From the time she was old enough to talk, Harriet had been a sightly distressing presence in the Cleve household. Fierce on the playground, rude to company, she argued with Edie, checked out library books about Genghis Khan, and gave her mother headaches. Though she was an A student, her teachers had never known how to handle her. Harriet was not disobedient, exactly, or unruly, but she was haughty, and somehow managed to irritate nearly every adult with whom she came into contact.
After my shattering experience with The Goldfinch, I took refuge in Donna Tartt's first novel, The Secret History and that helped a lot with the withdrawal symptoms. But the cravings hadn't completely gone away so I thought I'd try her only other novel, The Little Friend. Now the thing is, I'd bought this when it first came out, very excited, as I'd loved the first one so much. But I hadn't got very far with it, though after about twenty years I couldn't really remember why. I told myself that maybe I'd got better at reading since then, or my tastes had changed, or that having recently read her other two books I'd get the hang of this one more easily. Unfortunately I have to tell you that I abandoned it before the end.
This is a terribly sad confession to have to make, and I'm a bit ashamed of not persevering, especially as there is so much to like and admire in this novel. And indeed I did like and admire it for quite a long time. As you may know, this is the story of a family destroyed by the death of a child, Robin Cleve, who was found hanging on a tree in the garden. Nobody has ever discovered the truth of what happened. The only possible witness was his younger sister Allison, aged only four, and the baby Harriet, less than a year old. But Allison has always said that she remembers nothing and, when the story proper begins some twelve years later, she has become a strange, dreamy, uncommunicative girl who expresses no interest in the family tragedy. In fact nobody really wants to talk about it -- nobody, that is, apart from Harriet, who has become a highly intelligent, completely humourless member of a totally disfunctional family. Her father has long ago moved out and lives with a sleazy mistress in a nearby town, and her mother has withdrawn into a tranquillized dream world from which she rarely emerges. Harriet's grandmother and her three great-aunts have played the largest, though generally unwilling part in her upbringing, though the person she feels closest to is the outspoken housekeeper Ida Rhew. So Harriet determines to find out the truth behind Robin's death.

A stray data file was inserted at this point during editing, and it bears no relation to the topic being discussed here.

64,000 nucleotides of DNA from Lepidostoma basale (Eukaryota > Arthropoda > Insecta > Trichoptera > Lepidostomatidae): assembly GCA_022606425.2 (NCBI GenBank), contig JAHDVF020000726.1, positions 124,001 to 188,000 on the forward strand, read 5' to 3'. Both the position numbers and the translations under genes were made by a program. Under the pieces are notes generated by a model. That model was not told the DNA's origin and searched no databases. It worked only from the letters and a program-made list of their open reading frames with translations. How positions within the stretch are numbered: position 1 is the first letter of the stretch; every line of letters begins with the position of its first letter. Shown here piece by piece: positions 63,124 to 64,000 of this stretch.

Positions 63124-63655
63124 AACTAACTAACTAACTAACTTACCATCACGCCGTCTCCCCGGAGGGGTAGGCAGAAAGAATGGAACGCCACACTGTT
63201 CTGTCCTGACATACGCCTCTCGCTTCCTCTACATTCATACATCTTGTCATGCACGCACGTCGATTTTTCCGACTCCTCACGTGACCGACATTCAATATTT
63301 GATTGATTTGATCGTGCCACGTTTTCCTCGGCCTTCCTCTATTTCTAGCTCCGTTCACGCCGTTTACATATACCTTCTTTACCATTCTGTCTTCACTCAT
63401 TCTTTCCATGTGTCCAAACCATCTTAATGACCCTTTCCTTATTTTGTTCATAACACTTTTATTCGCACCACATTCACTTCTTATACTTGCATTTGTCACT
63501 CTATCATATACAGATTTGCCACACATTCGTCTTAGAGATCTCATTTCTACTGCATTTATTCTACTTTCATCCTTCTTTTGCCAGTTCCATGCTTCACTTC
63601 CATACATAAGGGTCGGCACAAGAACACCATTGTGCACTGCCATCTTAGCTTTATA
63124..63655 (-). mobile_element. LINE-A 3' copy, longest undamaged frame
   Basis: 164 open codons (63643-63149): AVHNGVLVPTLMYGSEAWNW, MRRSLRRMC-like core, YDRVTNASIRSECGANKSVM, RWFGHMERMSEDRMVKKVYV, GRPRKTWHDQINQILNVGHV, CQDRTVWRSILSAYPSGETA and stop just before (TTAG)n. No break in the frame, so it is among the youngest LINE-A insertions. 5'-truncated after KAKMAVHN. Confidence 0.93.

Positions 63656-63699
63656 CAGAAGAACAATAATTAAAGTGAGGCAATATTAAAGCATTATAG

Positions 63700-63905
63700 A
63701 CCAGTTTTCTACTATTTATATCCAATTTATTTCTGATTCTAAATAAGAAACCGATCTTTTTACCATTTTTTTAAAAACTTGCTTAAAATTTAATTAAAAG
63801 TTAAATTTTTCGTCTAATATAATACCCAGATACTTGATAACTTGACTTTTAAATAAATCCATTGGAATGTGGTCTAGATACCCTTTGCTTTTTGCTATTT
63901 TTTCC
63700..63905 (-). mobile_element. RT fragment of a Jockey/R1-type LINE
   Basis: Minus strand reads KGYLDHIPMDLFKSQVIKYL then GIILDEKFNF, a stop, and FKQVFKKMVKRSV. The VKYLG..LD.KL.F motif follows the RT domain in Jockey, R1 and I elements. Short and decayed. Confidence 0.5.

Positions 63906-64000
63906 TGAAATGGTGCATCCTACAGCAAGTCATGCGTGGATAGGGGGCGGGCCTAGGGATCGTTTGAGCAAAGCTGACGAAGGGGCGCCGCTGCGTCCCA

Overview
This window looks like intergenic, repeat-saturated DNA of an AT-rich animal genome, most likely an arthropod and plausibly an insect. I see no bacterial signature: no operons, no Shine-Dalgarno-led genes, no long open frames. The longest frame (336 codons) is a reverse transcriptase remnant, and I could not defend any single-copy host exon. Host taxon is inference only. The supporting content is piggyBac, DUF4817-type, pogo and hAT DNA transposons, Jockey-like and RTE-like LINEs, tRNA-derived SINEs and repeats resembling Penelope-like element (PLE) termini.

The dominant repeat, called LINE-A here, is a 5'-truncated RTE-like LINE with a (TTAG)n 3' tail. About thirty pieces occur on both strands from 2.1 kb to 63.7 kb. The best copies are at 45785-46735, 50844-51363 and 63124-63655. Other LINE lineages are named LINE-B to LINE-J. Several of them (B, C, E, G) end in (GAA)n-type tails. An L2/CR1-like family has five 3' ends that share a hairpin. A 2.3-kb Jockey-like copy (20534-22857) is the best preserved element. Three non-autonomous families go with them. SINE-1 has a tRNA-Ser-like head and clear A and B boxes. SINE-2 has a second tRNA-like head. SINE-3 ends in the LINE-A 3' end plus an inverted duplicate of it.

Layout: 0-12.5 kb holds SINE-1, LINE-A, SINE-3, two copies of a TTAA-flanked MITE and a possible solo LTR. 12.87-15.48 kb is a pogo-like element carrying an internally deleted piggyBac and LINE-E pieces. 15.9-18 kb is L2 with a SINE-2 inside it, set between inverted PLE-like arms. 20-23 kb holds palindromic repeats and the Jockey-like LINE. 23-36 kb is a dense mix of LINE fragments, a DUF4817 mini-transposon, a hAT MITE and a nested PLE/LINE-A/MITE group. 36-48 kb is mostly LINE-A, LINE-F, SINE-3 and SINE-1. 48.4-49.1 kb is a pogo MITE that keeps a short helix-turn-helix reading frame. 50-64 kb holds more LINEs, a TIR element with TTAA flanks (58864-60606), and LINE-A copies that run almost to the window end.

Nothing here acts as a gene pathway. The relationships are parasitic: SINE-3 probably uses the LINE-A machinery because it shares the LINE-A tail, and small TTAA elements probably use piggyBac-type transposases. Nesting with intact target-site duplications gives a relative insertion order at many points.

It sounds wonderful, doesn't it, and certainly everything to do with Harriet and her family is brilliantly conceived and written. But the novel began to lose me when it got deeper into the lives and doings of the criminal Ratcliff brothers, who Harriet suspects of having killed Robin. Aided by her adoring schoolfriend Hely, Harriet gets drawn more and more into their frightening and deranged world of drugs, snake-handling and general paranoia -- not of course as a particpant, but as a witness, which is bad enough. Now, though (or perhaps because) the depiction of all this is extremely powerful, I found I was increasingly skipping large chunks, a dreadful thing to do. And when I start to skip, I take it as a sign that I'd better just give up and move on somewhere else, and that's what I did.
I've seen this described as a young adult novel for grown-ups, and that sounds about right. Harriet's endless investigations could, as has also been pointed out, have come straight out of a novel like Harriet the Spy. But don't run away with the idea that I'm saying that this is a bad novel -- it certainly isn't that. In fact writing about it now has made me think I'd better get back to it sometime and actually finish it -- I suppose I was about two thirds through when I gave up. Anyway, not my proudest moment, but I suppose you can't win them all. I'd love to hear if anyone else felt the same, or conversely really loved it!